The Screen Scene: Jojo Rabbit

The Screen Scene with Scott Phillips

Finding the Humor in the Horror

Comedian and filmmaker Mel Brooks once said that only Jews can make jokes about the Holocaust. But, there’s a problem with that statement: it comes from Mel Brooks. So, I’m not sure if he was joking or not.

If he was serious, then I think he would still approve of Jojo Rabbit, the new film from New Zealand writer/director Taika Waititi. The filmmaker is Jewish, but most importantly, he’s very funny.

Who is Taika Waititi you ask? He’s made a few indie comedies over the years, but those of you who follow the Marvel Cinematic Universe would know him best as the director of small indie film, Thor Ragnarok. With Jojo Rabbit, Waititi has returned to the indie comedy world that he’s most known for with a tale of a 10-year-old boy coming of age in Nazi Germany in 1944.

Jojo is in the Hitler Youth, but he doesn’t seem to have warfare in his blood. Anytime events turn violent, he scampers away, earning him the nickname “Jojo Rabbit.”

Jojo doesn’t fit in with the other boys, so he spends time with his imaginary friend: Adolf Hitler. Yes, that’s right. Jojo’s imaginary friend is the Fuhrer himself.

However, Hitler in this film is a bumbling buffoon who can barely tie his shoes much less lead a global uprising. Jojo looks to the Fuhrer for life advice, and we look to Waititi’s performance as Hitler for lots of laughs during the film.

Hidden in the satire and comedy is a story about nationalism, racism and the ignorance that can drive prejudice and bigotry. Jojo has been told all about the evil Jews who are destroying his country, but to his knowledge, he’s never met one. He’s being indoctrinated to hate his fellow countrymen, but he doesn’t really know why.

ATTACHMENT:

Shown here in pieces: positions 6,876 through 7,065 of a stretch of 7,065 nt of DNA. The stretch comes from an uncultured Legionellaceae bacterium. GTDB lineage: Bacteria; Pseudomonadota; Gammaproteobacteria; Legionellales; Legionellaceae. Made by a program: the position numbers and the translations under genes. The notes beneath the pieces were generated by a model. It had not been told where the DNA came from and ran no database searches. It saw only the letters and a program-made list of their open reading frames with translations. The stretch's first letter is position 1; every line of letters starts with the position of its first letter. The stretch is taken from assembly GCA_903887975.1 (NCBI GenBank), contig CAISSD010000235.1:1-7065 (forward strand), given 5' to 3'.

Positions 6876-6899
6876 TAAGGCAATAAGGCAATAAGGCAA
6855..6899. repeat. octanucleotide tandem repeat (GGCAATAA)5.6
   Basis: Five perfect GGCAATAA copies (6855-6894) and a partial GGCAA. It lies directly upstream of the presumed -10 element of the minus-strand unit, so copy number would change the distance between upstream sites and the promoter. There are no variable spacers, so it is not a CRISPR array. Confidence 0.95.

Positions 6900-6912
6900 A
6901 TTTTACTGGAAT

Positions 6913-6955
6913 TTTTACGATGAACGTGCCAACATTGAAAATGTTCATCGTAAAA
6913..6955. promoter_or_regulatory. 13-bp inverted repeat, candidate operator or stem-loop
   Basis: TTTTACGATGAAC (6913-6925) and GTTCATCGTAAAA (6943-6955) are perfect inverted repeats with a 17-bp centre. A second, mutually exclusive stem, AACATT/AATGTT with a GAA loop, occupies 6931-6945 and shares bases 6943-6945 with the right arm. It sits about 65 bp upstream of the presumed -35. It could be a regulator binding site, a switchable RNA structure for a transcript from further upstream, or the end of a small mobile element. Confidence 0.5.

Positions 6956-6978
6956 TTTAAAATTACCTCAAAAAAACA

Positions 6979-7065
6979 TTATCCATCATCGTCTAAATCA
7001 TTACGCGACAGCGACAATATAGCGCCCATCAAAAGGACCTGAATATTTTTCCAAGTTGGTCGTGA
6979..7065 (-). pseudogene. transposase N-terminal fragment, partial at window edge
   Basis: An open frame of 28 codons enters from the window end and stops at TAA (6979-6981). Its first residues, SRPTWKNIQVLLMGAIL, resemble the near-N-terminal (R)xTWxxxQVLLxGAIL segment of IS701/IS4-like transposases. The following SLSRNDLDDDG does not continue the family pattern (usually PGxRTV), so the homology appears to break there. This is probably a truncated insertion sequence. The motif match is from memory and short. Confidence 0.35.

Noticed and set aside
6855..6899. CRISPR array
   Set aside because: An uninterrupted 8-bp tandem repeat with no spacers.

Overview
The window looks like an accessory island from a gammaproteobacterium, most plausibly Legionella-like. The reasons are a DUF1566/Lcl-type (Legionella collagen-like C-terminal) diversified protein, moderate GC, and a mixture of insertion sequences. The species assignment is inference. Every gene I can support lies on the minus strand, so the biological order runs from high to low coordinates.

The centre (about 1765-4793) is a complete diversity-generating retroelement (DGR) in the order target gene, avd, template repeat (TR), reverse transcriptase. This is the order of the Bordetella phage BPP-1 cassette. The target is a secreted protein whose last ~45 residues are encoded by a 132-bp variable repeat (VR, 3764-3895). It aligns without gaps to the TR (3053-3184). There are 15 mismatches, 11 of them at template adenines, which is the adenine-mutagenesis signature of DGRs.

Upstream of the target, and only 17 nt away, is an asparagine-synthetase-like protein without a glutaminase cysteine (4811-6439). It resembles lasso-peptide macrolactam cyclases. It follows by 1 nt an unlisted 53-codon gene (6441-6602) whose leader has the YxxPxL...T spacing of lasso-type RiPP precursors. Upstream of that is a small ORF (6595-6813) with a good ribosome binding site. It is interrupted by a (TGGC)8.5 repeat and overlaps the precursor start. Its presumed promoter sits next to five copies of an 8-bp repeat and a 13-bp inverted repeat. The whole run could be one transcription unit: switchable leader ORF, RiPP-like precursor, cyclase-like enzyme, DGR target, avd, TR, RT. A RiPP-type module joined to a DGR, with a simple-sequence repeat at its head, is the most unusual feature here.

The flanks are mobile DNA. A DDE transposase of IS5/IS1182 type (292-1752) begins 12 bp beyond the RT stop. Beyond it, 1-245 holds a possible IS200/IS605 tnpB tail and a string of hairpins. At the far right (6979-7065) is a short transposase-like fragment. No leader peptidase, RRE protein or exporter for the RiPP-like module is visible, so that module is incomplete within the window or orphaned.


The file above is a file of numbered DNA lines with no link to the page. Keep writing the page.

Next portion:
Jojo Rabbit is a beautiful fairy tale of a story. It’s set amid one of the most horrific periods of world history, but the gas chambers and concentration camps are nowhere to be seen.

Jojo, like any other kid, is growing up and trying to decide who he is and what he stands for. As the film progresses, he finds himself confronted with an ethical dilemma: Should he be a good little Nazi as his country demands of him? Or should he show mercy to his supposed enemy?

The screenplay and the amazing child actors have Jojo Rabbit firing on all cylinders. The film is laugh-out-loud funny while also providing a child’s-eye view of the tragedy of the Jewish experience during World War II. It’s a masterpiece of tone. Call the babysitter when Jojo Rabbit hits your local multiplex. You don’t want to miss this film.

I give it 4 out of 5 popcorn buckets.

If Jojo Rabbit isn’t playing near you yet, you can get a taste of Taika Waititi’s sense of humor by checking out his previous films. What We Do In the Shadows is a horror comedy that is currently available on rental platforms and has now become a television series on FX.

His 2017 comedy, Hunt for the Wilderpeople, is a comedy adventure set in Waititi’s homeland of New Zealand. It’s currently streaming on Hulu.

Jojo Rabbit comes to theaters on Oct. 18.

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